'INASMUCH as this lamentable newes out of Monmouthshire in Wales contayning the wonderfull and most fearfull accidents of the great ouerflowing of waters in the said countye drowning infinite number of CATTELL of all kined as SHEEPE, OXEN, KINE and HORSES with others: the losse of many men women and children and the wofull subversion of over XX PARISHES in Januarie last, WHEREBY a great number of his MAJESTES subjects inhabiting in those partes are utterly undone WHEREAS many parises were spoyled by the greeuous lamentable furie of this FLOD which hapened in the YERE of our LORDE and in the REIGN of our GRACIOUS SOVEREIGN MAJESTE Kyng JAMES on the morne of the XX Januarie 1606'

It took the dog and me a while to find St Mary Magdalene at Goldcliff, mainly because it's tucked away behind the village pub and a lot of vegetation.

Oh, but it was so very enticing. Look at that buttress!

It was also locked, which was a shame as there is a brass plaque dating from 1609 which commemorates the flood inside.


There was some writing on the outside wall too, but nothing I could make out, not speaking plant. 

We wandered about a bit and took in what looked like the stump of an old cross. 

Then we drove on to the sea walls, to see what protection from the estuary the current village has. My first swallow of 2019 swooped past, and a stoat scampered across the causeway, well ahead of my car.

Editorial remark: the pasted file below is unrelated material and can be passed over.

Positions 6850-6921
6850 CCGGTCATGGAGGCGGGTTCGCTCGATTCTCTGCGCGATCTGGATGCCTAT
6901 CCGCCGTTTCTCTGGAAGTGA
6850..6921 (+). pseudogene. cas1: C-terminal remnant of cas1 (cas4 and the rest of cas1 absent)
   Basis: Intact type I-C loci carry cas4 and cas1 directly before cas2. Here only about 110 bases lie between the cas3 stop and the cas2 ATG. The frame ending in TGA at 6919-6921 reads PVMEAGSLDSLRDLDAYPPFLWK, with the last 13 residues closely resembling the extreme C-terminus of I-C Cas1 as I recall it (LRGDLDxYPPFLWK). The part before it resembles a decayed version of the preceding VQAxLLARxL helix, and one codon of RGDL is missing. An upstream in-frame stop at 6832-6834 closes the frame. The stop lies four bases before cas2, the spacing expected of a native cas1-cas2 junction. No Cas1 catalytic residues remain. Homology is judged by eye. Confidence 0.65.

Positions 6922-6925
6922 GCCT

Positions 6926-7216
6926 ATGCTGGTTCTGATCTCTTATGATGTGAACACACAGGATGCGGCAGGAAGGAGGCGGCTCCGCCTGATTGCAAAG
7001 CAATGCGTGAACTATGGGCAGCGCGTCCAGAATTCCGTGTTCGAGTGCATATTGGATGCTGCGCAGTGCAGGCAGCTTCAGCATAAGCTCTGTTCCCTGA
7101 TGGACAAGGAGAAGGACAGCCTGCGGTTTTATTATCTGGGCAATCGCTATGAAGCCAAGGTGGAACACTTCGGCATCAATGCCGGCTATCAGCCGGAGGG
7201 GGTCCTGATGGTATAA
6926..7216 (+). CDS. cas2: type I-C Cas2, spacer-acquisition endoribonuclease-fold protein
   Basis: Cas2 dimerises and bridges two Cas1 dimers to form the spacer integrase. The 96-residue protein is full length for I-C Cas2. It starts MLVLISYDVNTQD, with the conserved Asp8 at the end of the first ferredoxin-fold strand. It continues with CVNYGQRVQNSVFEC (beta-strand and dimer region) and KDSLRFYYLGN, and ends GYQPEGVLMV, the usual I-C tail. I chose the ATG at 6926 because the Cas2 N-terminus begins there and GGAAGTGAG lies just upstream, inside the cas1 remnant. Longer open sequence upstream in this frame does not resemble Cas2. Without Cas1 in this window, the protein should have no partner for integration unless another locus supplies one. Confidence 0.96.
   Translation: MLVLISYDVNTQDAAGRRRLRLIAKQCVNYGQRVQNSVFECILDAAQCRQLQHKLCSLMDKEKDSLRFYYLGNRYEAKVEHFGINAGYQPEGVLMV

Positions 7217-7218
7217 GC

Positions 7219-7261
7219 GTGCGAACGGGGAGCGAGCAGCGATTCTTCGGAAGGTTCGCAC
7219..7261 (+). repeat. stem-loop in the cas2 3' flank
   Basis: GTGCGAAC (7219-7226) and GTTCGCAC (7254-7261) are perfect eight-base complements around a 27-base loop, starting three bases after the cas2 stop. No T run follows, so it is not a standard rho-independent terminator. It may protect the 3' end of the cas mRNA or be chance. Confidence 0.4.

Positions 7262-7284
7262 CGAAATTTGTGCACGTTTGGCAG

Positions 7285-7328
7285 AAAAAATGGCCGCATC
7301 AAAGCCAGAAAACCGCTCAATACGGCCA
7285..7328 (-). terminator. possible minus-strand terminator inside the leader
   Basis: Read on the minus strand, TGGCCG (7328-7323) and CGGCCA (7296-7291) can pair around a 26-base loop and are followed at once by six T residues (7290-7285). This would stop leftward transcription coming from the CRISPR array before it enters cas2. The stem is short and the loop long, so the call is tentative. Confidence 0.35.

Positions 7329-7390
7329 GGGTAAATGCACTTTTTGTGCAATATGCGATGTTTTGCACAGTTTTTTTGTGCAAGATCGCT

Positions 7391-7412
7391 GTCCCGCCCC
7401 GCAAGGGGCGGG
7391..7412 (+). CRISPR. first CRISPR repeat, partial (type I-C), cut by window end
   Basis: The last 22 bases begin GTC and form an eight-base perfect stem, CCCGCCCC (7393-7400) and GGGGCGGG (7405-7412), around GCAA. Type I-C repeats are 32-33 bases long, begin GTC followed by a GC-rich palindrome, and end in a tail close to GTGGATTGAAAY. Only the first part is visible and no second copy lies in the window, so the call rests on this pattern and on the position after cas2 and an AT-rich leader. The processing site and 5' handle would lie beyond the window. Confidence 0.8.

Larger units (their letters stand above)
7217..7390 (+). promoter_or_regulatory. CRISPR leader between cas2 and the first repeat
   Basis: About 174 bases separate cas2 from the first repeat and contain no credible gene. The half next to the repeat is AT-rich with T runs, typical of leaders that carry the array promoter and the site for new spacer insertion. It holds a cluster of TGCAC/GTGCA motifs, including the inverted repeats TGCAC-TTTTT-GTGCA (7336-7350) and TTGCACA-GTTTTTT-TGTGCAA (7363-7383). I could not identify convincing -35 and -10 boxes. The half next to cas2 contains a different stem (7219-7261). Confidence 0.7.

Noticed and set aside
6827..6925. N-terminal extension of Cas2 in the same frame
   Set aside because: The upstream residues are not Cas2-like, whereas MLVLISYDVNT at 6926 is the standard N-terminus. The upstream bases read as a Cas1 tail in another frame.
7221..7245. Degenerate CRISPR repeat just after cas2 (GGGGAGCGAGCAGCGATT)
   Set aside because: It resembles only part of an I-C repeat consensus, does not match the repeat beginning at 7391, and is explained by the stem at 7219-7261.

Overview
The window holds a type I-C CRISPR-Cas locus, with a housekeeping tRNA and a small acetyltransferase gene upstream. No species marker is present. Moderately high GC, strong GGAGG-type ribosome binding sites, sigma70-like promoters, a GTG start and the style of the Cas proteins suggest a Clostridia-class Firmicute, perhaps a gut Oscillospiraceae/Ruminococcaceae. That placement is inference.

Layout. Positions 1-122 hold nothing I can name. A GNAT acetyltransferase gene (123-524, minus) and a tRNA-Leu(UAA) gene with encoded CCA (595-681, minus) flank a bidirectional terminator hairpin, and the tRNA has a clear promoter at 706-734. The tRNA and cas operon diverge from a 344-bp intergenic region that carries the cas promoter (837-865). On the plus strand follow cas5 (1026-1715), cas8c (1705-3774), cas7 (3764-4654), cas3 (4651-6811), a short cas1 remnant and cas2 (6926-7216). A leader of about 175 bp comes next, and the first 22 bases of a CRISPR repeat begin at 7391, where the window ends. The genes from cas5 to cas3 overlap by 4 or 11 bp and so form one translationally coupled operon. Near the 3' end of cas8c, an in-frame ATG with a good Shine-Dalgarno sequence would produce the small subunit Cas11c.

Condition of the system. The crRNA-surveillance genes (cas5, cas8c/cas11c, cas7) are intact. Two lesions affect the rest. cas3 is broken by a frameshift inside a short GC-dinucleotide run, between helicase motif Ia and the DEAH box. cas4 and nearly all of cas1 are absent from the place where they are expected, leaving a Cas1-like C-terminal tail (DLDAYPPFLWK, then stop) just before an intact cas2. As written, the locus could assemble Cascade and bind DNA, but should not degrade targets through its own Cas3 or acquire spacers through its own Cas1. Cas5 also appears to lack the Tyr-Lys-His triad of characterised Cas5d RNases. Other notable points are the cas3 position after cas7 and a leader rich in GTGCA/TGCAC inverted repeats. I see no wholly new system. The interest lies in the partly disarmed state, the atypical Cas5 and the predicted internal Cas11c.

Many of the villages affected by the Flood of 1607 were vulnerable because the monks had been responsible for the flood prevention prior to the Dissolution of the Monasteries and no upkeep had been carried out since.

And even before then, in 1424, Goldcliff Priory had been lost to the sea during a storm. 

Looking across to Avonmouth ...

... Portishead ...

... and Clevedon.

Ted and I had a wander along the top of the sea defences, river on one side, reen on the other.

Again, the landscape looked very familiar.

Eventually both Severn bridges came into view and we turned back, to the sound of the wobbly water call of a curlew.

It was getting on a bit and I was minded to get back to Bristol before the rush hour, but somehow found myself putting the postcode for the Church of St Thomas at Redwick into the sat nav. 

But before that, a bus shelter doubling as a museum and filled with all sorts of interesting bits and pieces ...
... including a cider press. (Apparently, lots of cider was made in Redwick.)

I like that the esoteric vocabulary of the Severn flood plain is the same here as on the other bank. The river and its stringencies uniting rather than dividing. Though I'd be interested to know what the Welsh language equivalents are.

The village stocks 

There's a flood mark on the exterior of the church, by the porch. 

I think it's the mark above the words GREAT FLOOD that's the relevant one. (It's complicated by being inscribed on top of a scratch sundial.) 

Another reminder in an empty niche.

Inside ... ooh, look, a rather unusual baptistry, which fills all by itself after heavy rain, the Church being just below sea level. 

And a still extant rood loft (although the screen was lost during the war, when a bomb fell in the neighbouring field).

And a 13th century font.

There were a few mediaeval stone heads about the church.

This very beautiful one is a modern replica of one that was stolen, but has since been recovered (and now kept elsewhere). 

It really was time to be getting back now, though, through the evening rush hour, to home and the bats' return to our back garden.